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Age(ism) in Digital Information Provision: The Case of Online Public Services for Older Adults

Conference paper
Part of the Lecture Notes in Computer Science book series (LNCS, volume 9193)

Abstract

This paper draws on an empirical investigation of how older people are represented on the websites providing social care service information in the inner London Boroughs. My research questions follow the work of Loos [1, 2] on the relationship between representations of older age, information accessibility and access to digital services. Mirroring Loos and reflecting the specificities of the fieldwork my investigation found older people were largely invisible as a diverse group of citizens in the emerging cultures of digital public service. The images of older adults were few and lacked diversity. Inner London has an ethnically and culturally diverse population yet older adults were commonly represented though images of frail white women. The paper highlights representational politics of older age in digital public service information provision and their consequences for access and social inclusion; intra-generational diversity; ageism as a prevalent form of social discrimination.

Keywords

Age Ageism Access Inclusion Digital public service Intragenerational diversity 

1 Introduction

This paper draws on an empirical investigation of digital information provision in local government websites to discuss older age, diversity and inclusion in digital public service. Its broader context is the constant increase of ICT innovation, media use and ageing. As an ever increasing range of interpersonal, professional and civic communication activity is today digitally mediated, access to digital information services for a diverse population is essential to transact with government and market actors. In digital information services such as healthcare, mechanisms that control or facilitate our access to the media-technology interfaces (e.g., navigation systems, website design including the representation of their target users) have an impact on our access to services that support independent living, good life and life in the community etc. Media access and diversity are therefore gaining renewed currency. The ‘digital turn’ can be seen to increase the relevance of those legacy media policy values as well as the complexity and elusiveness that characterizes their implementation. The ageing turn, which is inscribed in the biological and social logic of ageing in our society [3, pp. 94, 102] further accentuates them. This paper is a contribution to the policy discussion of digital media access for a diverse population of older people [1, 2, 4, 5] in our ageing and ageist societies.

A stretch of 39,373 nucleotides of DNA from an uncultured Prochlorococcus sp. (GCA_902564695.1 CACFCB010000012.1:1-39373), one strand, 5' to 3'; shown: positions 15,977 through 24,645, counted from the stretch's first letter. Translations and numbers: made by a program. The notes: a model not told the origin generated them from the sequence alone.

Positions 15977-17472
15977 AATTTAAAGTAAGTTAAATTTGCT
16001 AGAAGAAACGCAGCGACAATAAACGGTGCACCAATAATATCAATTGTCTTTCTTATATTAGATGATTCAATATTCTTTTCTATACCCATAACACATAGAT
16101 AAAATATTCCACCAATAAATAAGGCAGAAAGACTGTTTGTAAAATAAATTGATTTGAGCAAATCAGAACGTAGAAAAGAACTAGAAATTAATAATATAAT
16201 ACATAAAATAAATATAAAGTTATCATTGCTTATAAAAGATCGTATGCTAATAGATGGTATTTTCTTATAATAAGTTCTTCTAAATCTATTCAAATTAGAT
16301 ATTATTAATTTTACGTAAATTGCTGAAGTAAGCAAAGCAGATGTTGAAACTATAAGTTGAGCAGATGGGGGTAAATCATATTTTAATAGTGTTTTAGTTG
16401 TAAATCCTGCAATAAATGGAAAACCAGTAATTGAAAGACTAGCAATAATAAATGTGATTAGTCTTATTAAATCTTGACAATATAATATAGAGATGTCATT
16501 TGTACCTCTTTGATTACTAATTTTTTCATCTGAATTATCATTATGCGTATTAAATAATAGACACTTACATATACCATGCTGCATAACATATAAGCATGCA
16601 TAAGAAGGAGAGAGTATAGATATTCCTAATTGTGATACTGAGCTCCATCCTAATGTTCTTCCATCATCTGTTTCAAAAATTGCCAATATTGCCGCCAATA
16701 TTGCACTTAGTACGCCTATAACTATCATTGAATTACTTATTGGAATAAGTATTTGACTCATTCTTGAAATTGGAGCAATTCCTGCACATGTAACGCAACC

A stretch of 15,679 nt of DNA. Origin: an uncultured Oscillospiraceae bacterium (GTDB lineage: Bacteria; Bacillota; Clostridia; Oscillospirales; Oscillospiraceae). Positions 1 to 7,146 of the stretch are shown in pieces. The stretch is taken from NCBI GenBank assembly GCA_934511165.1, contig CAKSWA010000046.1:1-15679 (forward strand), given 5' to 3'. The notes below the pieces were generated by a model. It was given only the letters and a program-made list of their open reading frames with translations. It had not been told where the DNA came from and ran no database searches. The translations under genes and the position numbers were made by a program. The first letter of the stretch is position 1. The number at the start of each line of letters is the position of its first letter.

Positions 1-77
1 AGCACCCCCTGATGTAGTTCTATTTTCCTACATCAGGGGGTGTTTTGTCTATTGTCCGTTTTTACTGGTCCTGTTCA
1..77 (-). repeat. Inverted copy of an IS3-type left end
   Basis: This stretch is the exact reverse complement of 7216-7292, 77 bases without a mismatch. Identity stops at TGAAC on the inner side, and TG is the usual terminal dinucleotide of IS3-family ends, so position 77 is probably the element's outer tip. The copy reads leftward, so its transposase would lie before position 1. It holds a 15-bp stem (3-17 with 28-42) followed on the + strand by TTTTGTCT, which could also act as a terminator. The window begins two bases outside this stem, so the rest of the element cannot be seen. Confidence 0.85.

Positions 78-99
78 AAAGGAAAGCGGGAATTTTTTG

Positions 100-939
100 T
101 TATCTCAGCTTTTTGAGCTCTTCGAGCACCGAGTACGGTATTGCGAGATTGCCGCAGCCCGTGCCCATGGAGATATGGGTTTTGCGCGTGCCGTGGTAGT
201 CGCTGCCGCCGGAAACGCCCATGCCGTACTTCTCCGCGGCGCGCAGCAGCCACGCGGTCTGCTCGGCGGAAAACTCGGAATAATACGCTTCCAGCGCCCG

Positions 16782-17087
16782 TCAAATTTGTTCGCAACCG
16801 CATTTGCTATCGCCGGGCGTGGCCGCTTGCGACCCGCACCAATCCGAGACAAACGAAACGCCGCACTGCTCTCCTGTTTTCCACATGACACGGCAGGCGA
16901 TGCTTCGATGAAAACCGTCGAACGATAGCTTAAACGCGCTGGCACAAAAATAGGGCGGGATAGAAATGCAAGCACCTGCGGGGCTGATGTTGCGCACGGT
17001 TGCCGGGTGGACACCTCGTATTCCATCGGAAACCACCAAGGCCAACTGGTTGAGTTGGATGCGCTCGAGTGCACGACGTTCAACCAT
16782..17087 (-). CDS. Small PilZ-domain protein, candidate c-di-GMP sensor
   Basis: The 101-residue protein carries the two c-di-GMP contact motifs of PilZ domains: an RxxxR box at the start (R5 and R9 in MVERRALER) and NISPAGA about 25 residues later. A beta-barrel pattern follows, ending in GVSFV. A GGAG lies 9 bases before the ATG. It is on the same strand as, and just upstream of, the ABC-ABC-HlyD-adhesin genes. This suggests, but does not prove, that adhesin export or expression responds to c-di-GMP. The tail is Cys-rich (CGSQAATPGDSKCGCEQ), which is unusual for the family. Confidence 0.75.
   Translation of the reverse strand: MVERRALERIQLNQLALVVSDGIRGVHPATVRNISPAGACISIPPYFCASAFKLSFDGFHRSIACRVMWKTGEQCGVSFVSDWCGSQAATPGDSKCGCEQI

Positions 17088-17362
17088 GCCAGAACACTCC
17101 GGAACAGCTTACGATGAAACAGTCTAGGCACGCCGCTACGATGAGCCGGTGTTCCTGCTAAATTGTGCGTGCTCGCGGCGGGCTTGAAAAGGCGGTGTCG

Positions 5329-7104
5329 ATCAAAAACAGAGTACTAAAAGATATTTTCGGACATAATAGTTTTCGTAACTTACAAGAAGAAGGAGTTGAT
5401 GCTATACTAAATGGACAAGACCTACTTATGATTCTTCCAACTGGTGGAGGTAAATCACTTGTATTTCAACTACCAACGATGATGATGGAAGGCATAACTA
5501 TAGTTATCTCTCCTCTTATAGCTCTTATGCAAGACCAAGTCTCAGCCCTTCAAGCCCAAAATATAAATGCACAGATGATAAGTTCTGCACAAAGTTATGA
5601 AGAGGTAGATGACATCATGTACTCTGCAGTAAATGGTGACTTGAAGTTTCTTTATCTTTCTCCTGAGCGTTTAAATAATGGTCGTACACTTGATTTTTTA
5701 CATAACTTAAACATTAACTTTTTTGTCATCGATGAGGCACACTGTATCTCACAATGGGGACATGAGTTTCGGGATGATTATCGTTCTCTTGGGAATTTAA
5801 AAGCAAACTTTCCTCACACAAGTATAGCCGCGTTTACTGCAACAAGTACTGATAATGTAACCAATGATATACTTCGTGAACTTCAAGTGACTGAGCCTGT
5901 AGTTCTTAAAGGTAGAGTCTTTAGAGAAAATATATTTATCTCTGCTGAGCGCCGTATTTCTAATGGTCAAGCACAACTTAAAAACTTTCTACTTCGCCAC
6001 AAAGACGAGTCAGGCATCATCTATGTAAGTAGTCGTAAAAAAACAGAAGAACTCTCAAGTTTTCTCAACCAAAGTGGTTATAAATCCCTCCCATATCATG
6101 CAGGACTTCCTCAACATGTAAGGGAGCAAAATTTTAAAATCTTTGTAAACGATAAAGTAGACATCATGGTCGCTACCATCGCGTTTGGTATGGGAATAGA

The more specific context of the paper relates UK government’s ‘digital by default’ strategy to deliver public service information online/digital only. According to the 2013 Government Digital Strategy [Executive Summary, 6] the UK public sector is now moving from multiple channels to delivery of public service information that is online/digital1 only. Having committed to a target of digital by default public services by March 2015 [6] the strategy aimed to increase delivery of their services online by increasing the level of use of digital public services. According to government ‘Digital by Default’ wishes to encourage everyone who can use digital services independently to do so. For those who cannot use digital ICTs for themselves digital information provision will be implemented by assisted digital use, whereby individuals can access a service with help by proxy users. Government has declared assisted access (‘assisted digital’) will be the only ‘non-digital’ way to access services for the people who use government services but are not able to use digital services independently [6, 7]. Social health care information services are a core area of public service provision. The ideology of the government strategy of digital social policy can be summarized as ‘fair access to services for those who are entitled to them.’ [7]. Defined that way, ‘fair’ access is subject to availability of media-technological infrastructure, including internet connectivity, and digital information provision to a diversity of users. It will be determined by policy responses to understanding of who the users are, who can and who cannot use digital services – perceptions of accessibility, diversity, and information provision to a potential diversity of users.

The remainder of this paper discusses conceptualizations of older age in research and trends in internet use and the social demographics of the older adult population in the UK, and reports the findings of a study of older adults’ representations in Local Authority social care service webpages. The final section discusses the findings and concludes the paper.

2 Media Technologies and the Perils of Abstracted, Temporally Bound Age